Medical cannabis may offer many benefits not only in reducing the severity of symptoms that Alzheimer’s patients experience but possibly preventing the underlying cause of Alzheimer’s. Cannabinoids such as CBD and THC have both been shown to offer antioxidant and anti-inflammatory properties, which means that not only can they neutralize free radicals that cause damage, but they can also potentially reduce the underlying harmful inflammatory processes that lead to the worsening of Alzheimer’s disease. While only a small percentage of medical cannabis patients are utilizing it for Alzheimer-related ailments such as agitation, the ones that are have seen great results, according to those around them. Most commonly, medical cannabis is being embraced by Alzheimer’s patients for its mood-enhancing properties.

How Do I Get a Medical Marijuana Card for Alzheimer’s?

In ten states, Alzheimer’s is included on the list of qualifying conditions. This means that in those states, individuals that have been diagnosed with Alzheimer’s can qualify to become medical marijuana patients after they receive a medical marijuana recommendation from a physician. After the recommendation is received, it is then submitted to the state along with other forms and documentation in order for the state approval entity to provide final approval and to issue a medical cannabis card.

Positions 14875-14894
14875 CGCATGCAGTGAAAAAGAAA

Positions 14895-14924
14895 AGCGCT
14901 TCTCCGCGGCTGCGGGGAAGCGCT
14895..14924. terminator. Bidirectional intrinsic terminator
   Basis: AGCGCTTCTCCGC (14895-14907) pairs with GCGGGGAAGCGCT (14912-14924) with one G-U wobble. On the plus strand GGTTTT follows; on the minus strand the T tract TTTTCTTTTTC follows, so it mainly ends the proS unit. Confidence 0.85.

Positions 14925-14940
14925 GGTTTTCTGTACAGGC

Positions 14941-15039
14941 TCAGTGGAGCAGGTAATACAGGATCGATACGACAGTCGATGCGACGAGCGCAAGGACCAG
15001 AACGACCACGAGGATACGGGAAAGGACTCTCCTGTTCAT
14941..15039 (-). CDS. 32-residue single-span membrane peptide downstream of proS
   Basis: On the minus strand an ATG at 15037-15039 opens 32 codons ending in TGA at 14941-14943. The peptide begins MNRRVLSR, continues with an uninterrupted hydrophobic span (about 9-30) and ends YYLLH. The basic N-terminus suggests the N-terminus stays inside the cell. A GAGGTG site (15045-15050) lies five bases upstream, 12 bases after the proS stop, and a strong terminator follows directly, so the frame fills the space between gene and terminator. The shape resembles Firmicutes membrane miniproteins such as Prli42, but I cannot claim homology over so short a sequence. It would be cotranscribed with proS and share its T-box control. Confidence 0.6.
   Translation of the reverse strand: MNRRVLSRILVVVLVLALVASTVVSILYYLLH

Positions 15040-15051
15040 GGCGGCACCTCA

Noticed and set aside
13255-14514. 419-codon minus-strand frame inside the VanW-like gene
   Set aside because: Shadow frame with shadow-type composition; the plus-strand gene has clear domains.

In states that do not include Alzheimer’s as a qualifying condition, patients may still be eligible to become a medical marijuana patient due to other illnesses, symptoms, or ailments that are associated with the disease. For Alzheimer’s patients, it will be essential that a caregiver helps them complete the process of qualifying for medical cannabis patient status. Getting your medical marijuana card for Alzheimer’s and many other conditions is easy these days. With telehealth providers such as FadeMD, the process for receiving your medical cannabis recommendation for Alzheimer’s as well as any other qualifying condition is simple, affordable, fast, and reliable. When you are ready to become a medical marijuana patient, contact FadeMD and schedule your appointment with a licensed physician to receive your medical marijuana recommendation.